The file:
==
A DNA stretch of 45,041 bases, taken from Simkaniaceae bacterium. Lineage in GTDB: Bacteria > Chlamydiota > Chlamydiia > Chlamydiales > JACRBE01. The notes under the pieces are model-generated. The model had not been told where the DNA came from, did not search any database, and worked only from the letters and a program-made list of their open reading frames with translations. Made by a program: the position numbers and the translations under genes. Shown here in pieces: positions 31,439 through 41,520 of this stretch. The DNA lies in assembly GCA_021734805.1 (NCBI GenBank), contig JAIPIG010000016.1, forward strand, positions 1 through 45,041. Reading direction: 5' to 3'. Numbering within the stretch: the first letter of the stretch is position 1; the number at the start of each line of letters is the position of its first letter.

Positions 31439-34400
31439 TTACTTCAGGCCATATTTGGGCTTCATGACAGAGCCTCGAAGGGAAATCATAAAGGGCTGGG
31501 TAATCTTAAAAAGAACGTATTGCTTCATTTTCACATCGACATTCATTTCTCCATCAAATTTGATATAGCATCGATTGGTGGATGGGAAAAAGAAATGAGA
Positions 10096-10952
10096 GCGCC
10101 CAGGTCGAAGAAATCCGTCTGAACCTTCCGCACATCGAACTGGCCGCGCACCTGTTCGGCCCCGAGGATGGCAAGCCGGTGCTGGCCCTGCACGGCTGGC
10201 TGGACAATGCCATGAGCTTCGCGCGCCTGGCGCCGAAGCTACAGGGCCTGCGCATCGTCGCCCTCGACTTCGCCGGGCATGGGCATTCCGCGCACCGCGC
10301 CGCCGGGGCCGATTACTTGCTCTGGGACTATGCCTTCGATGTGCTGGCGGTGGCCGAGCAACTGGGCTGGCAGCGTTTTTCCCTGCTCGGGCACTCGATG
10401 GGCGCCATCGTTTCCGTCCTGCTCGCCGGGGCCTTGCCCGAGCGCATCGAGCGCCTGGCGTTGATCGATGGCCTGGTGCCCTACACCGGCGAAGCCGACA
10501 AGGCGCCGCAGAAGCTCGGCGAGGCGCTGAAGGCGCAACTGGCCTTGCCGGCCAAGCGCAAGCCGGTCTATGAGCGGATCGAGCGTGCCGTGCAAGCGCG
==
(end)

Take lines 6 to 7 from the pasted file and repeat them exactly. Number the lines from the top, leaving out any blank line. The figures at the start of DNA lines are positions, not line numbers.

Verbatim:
10096 GCGCC
10101 CAGGTCGAAGAAATCCGTCTGAACCTTCCGCACATCGAACTGGCCGCGCACCTGTTCGGCCCCGAGGATGGCAAGCCGGTGCTGGCCCTGCACGGCTGGC